The team quickly rebounded with dennis as its new captain, winning the European qualifier for the ESL One Cologne Major and the QuickShot Arena online cup. In Germany, the roster would fall in its opening game against the Brazilians of Luminosity but rebounded with a win over Team Immunity and contained Cloud9 to earn a spot in the Playoffs. The roster eventually fell at the hands of Finn “karrigan” Andersen’s TSM in a one-sided quarterfinal match, but the early signs were promising. Kinguin then confirmed its rise by taking the title at Gaming Paradise, earning convincing wins over NaVi and Titan in the process.

The team’s success attracted a then little-known G2, who left the Polish scene to make the jump toward an international quintet in early September. G2 Kinguin, the Hong Kong company being the title sponsor, heavily remarked on the innovativeness of the project in their announcement, with CEO Carlos Rodriguez Santiago insisting that “fighting against language barriers and previous misconceptions from the Counter-Strike community [...] will hopefully start a trend, and more international World Class teams will rise”.

However, as the again team failed to make playoffs at DreamHack Open London, ScreaM benched himself citing bad communication as the main reason. Like earlier in the year, the roster change was the catalyst for another step forward. G2, now without the Kinguin title, acquired Copenhagen Wolves rifler Joakim "jkaem" Myrbostad and came into the DreamHack Open Cluj-Napoca Major guns blazing. The team edged out mousesports to qualify for the playoffs after a loss to TSM and smashed massive favorites Virtus.pro 2-0 in the quarterfinals thanks to an inspired performance from the new recruit.

G2’s run at the Cluj-Napoca Major opened the doors for future international teams. G2’s run at the Cluj-Napoca Major opened the doors for future international teams.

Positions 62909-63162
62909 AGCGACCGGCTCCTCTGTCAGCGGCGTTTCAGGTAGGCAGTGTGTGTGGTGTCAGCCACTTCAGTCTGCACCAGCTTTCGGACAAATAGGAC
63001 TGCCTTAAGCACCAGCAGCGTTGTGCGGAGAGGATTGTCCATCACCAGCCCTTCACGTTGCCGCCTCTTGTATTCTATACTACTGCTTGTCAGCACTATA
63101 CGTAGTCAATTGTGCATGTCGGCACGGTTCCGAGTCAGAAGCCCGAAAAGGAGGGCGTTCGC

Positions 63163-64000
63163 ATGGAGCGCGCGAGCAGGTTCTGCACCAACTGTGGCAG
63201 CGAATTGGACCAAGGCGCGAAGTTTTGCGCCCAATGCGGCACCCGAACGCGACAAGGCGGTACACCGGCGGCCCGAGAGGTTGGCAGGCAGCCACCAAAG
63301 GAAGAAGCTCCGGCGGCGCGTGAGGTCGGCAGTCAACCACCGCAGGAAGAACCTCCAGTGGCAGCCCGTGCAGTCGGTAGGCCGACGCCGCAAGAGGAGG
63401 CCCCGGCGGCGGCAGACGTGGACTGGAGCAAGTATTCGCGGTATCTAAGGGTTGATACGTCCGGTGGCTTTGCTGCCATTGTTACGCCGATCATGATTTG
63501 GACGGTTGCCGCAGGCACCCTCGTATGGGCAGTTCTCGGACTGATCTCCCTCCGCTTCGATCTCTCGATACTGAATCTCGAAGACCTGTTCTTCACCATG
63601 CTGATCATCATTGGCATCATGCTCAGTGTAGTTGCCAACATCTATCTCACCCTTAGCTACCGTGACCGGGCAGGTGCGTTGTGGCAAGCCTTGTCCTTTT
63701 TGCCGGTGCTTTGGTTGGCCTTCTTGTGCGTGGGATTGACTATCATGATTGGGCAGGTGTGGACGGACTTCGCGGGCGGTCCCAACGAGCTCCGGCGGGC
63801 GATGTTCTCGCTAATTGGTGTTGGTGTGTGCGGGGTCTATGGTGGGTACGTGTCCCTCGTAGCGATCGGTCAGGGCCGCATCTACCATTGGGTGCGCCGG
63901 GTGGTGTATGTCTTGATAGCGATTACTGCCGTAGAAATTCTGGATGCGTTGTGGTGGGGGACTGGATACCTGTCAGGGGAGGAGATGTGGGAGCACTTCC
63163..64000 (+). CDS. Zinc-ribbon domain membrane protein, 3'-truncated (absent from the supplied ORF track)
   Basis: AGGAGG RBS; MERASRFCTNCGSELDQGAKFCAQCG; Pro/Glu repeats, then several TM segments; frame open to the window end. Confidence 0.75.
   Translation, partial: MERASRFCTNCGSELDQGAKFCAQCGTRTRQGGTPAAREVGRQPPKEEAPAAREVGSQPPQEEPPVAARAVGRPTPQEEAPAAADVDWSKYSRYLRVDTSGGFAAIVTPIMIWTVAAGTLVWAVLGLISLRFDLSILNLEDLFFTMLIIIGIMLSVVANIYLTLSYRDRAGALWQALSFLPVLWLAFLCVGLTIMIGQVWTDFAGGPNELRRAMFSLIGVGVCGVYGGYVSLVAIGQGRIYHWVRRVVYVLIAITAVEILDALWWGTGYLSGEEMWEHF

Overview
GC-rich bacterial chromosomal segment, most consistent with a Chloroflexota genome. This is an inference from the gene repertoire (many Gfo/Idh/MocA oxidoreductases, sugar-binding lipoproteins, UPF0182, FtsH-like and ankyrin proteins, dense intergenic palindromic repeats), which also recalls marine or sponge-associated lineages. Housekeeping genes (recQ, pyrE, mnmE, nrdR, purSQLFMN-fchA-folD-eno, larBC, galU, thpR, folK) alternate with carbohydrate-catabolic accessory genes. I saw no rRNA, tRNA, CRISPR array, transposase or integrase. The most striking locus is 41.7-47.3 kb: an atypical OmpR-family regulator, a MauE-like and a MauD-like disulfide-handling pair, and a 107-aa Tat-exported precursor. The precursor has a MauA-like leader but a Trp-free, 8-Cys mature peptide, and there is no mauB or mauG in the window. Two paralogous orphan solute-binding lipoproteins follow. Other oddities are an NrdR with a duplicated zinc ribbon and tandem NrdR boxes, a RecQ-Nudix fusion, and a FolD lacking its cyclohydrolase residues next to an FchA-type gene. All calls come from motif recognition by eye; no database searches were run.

Image: DreamHack | Sebastian Ekman

Facing a Kenny “kennyS” Schrub-powered Envy in the semifinals, the international superteam struck first, stealing the opponent’s pick of Dust2 16-10. With the chance to close the game out on Inferno, G2 found themselves down 7-11 on the T side before an incredible 1v4 clutch by rain turned the game on his head. The samurais would save two map points to force overtime, before having three match points of their own after a perfect CT half on double overtime. The team would however collapse from 21-18 up, losing seven rounds in a row on Inferno and getting dismantled 7-16 on Cache. Envy would go on to win the Major convincingly, while Cluj-Napoca remained the highest point for the first international superteam.

The end of Kinguin’s project and what came next

The semi-final loss meant the start of a revolution inside the G2 roster, which saw Dennis transfer to fnatic. The IGL was replaced by a lurker in Philip “aizy” Aistrup and the team struggled to make an impact. In January 2016, however, the quintet was acquired by FaZe for $700K, a world record fee at the time. The move created a rift between the players and G2, with the organization allegedly pushing for an ESL ban in case of a free transfer. Among the players themselves, Maikelele, fox, jkaem and aizy would depart the new team during the following twelve months, unable to meet the expectations put on the roster.